Sandra Dee, the only child of John Zuck and Mary Cymboliak Zuck, was born Alexandra Zuck on April 23, 1942, in Bayonne, New Jersey. Sandra’s parents divorced when she was five years old, in 1950.
Sandra Dee began her modelling career as a child model when she was discovered by Producer Ross Hunter on Park Avenue in New York City with her mother when she was 12 years old. She went to the Professional Children’s School during her modelling career.
Sandra Dee ended her modelling career in 1957 and moved to Hollywood. Sandra Dee continued her education and graduated in June 1958 from University High School in Los Angeles. Sandra Dee made her film debut in Robert Wise’s 1957 Metro-Goldwyn-Mayer (MGM) film Until They Sail. Her performance in the former earned her a Golden Globe nomination as one of the year’s most promising newcomers. Sandra Dee rose to prominence as a teenager thanks to her roles in Imitation of Life and Gidget (both 1959). She had anorexia nervosa, depression, and alcoholism, and for the last four years of her life, she needed kidney dialysis.
Sandra Dee’s Death Cause
Sandra Dee died on February 20, 2005, at the age of 62, at the Los Robles Hospital & Medical Center in Thousand Oaks, California, from complications related to kidney disease. Forest Lawn Memorial Park Cemetery in Hollywood Hills, California is where she is buried.
Life and Career
Early Years, 1942–1951
Dee was born Alexandra Zuck on April 23, 1942, in Bayonne, New Jersey, to John and Mary (née Cymboliak) Zuck, who met at a Russian Orthodox Church dance when they were teenagers. They married soon after, but Sandra was five years old when they divorced. Dee’s mother, Mary, and her aunt Olga “were first-generation daughters of a working-class Russian Orthodox couple,” according to her son Dodd Darin in his biographical book Dream Lovers about his parents, and Dee recalled, “we belonged to a Russian Orthodox Church, and there was dancing at the social events.” Sandra Dee was Alexandra’s new name. By the age of four, she had established herself as a professional model and had progressed to television commercials. [requires citation]
Dee’s actual birth year has been a point of contention, with evidence pointing to both 1942 and 1944. Her year of birth is 1942, according to legal documents such as her California divorce record from Bobby Darin, as well as the Social Security Death Index (SSDI) and her own gravestone. She admitted to being 18 when she met Bobby Darin in 1960, and the couple married three months later, in a 1967 interview with the Oxnard Press-Courier. Dee was born in 1944, according to her son’s book, but because she began modelling and acting at a young age, she and her mother falsely inflated her age by two years in order to find more work. In 1950, Dee’s parents divorced, and her mother married a man who had been sexually abusing Sandra before marrying her mother, and who continued to do so after they married.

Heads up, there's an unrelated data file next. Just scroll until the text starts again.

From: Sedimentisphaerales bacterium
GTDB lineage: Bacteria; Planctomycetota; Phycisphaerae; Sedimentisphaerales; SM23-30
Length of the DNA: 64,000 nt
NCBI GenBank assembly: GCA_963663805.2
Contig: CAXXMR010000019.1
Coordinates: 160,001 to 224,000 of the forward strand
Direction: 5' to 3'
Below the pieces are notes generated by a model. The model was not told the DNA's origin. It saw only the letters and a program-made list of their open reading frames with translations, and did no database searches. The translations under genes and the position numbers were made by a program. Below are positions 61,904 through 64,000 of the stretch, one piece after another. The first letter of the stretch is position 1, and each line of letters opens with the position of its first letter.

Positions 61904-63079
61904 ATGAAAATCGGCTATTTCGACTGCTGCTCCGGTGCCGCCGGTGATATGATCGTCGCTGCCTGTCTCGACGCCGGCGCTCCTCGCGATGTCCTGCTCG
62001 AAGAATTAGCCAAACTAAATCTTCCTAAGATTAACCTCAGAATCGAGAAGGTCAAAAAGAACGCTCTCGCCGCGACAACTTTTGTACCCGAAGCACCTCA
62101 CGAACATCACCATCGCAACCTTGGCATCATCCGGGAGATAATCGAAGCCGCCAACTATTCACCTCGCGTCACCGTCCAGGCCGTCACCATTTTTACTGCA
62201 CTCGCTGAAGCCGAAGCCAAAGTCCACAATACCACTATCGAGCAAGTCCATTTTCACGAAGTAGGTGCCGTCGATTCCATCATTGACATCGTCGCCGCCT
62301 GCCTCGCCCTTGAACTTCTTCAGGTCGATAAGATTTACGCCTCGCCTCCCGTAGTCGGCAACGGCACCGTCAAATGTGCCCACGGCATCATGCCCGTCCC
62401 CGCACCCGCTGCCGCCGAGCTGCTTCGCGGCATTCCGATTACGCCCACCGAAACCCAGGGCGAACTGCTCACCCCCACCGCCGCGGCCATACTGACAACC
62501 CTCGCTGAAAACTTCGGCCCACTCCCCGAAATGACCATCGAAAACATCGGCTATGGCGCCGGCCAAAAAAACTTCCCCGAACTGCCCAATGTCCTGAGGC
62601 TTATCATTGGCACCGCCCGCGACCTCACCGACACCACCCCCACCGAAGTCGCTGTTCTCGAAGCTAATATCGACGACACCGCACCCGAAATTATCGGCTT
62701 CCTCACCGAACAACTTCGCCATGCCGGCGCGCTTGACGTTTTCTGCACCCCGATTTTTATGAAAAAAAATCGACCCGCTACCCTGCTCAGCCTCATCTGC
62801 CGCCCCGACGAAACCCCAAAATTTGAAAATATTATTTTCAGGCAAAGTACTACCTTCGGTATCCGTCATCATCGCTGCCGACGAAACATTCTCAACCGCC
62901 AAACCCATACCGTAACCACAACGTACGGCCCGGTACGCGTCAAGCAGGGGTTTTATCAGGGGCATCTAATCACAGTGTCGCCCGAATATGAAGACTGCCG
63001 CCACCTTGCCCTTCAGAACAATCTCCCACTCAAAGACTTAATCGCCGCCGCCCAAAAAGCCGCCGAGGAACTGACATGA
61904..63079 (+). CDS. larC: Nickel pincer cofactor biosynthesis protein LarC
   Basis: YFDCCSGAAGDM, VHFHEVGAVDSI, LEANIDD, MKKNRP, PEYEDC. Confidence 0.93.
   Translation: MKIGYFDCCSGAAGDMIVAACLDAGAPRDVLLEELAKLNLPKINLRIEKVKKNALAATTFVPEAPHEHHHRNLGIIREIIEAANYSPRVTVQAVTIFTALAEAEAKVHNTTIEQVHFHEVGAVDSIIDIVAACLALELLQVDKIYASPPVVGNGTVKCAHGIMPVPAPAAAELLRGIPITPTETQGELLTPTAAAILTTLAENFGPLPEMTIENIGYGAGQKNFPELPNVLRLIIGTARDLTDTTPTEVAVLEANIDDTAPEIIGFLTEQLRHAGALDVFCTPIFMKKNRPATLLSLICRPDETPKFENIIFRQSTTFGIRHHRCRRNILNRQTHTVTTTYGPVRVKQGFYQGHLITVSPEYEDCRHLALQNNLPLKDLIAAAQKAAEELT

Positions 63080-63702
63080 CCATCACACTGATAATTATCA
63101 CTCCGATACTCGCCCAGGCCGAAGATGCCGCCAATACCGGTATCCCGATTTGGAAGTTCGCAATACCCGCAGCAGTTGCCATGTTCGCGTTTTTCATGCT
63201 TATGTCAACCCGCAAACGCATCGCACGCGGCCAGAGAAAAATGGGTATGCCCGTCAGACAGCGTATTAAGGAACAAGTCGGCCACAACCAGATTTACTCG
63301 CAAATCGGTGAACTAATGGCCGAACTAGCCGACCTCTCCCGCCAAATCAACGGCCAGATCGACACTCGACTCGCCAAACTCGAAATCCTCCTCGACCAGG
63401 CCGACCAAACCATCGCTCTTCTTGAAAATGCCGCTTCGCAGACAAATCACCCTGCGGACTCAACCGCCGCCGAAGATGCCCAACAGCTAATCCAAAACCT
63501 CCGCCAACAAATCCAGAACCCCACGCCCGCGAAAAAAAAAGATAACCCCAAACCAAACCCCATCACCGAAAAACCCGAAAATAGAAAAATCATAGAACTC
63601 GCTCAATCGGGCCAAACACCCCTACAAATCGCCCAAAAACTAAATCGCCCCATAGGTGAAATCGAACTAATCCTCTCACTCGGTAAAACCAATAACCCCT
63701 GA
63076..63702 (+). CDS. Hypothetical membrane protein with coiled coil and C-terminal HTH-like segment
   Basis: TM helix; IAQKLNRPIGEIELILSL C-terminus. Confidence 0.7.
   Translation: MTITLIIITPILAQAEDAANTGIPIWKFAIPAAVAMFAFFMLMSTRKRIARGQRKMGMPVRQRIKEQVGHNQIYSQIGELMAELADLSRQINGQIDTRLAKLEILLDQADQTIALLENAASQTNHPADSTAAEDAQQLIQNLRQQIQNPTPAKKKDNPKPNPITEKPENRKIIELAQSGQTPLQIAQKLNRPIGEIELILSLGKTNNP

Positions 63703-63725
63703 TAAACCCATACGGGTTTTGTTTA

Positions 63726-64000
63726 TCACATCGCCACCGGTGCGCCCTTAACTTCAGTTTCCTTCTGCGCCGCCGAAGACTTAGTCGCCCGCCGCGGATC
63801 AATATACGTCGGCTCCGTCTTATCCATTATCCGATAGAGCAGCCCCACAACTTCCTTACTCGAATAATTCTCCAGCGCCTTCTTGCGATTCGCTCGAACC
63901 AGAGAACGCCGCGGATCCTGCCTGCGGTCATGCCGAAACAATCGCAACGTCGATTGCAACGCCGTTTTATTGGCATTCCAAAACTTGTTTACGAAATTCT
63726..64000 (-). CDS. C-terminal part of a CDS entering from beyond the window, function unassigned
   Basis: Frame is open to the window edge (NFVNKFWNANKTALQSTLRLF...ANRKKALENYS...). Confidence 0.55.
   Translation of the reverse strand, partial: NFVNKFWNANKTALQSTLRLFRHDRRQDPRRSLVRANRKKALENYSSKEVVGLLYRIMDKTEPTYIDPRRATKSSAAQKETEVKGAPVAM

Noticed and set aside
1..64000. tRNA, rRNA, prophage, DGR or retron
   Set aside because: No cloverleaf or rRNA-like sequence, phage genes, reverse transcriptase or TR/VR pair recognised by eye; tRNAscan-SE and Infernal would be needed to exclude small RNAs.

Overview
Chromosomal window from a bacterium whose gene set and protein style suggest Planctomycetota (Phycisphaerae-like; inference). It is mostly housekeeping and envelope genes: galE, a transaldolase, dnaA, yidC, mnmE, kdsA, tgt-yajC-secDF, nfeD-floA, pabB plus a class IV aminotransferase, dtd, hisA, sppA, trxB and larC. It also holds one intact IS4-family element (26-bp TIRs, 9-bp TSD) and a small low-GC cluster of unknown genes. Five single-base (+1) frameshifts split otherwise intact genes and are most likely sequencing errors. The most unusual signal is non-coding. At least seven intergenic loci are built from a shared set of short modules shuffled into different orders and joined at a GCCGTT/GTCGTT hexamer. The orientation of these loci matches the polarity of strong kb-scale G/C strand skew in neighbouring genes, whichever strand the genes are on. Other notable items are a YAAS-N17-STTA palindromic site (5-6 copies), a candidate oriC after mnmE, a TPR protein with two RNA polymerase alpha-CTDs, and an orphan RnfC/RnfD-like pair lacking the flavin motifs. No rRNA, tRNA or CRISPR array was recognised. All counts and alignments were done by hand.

Modelling Career, 1952–1956
Dee was discovered with her mother on Park Avenue in New York City when she was 12 years old, according to producer Ross Hunter.
Dee recalled in a 1959 interview that she “grew up fast” in an environment dominated by older people and that she was “never held back in anything [she] wanted to do.”
Dee tried to lose weight to “be as skinny as the high-fashion models” during her modelling career, but an improper diet “ruined [her] skin, hair, nails—everything.” Her body was unable to digest any food she ate after she slimmed down, and she needed medical assistance to regain her health. She “could have killed [herself]” and “had to learn to eat all over again,” according to the actress. Despite the negative effects on her health, Dee earned a generous $75,000 as a child model in New York in 1956 ($748,000 today), which she used to support herself and her mother after her stepfather died in 1956. Dee’s large modelling salary, according to sources, was more than she later earned as an actress. She went to the Professional Children’s School in New York while modelling.
Early Films and The Universal Contract, 1957–1958
In 1957, Dee moved from New York to Hollywood, putting an end to her modelling career. In June 1958, she graduated from University High School in Los Angeles. Dee made her screen debut in Robert Wise’s 1957 Metro-Goldwyn-Mayer (MGM) film Until They Sail. Dee was featured in a column by Louella Parsons in the December issue of Modern Screen, who praised the young girl and compared her looks and talent to Shirley Temple’s. Her performance earned her a Golden Globe nomination for New Star of the Year – Actress that year.
In The Reluctant Debutante (1958), MGM cast her as the female lead, with John Saxon as her romantic co-star. It was the first of a series of films they collaborated on.
For the English dub of The Snow Queen, she provided the voice of Gerda (1957). Dee continued to struggle with anorexia nervosa, which caused her kidneys to temporarily shut down, despite or because of her newfound success and the effects of sexual abuse.
Dee signed with Universal Pictures in 1958 and was one of the company’s last contract players before the demise of the old studio system. She had a lead role in producer Ross Hunter’s The Restless Years (1958), opposite Saxon and Teresa Wright. She followed up with A Stranger in My Arms, a novella for Hunter (1959).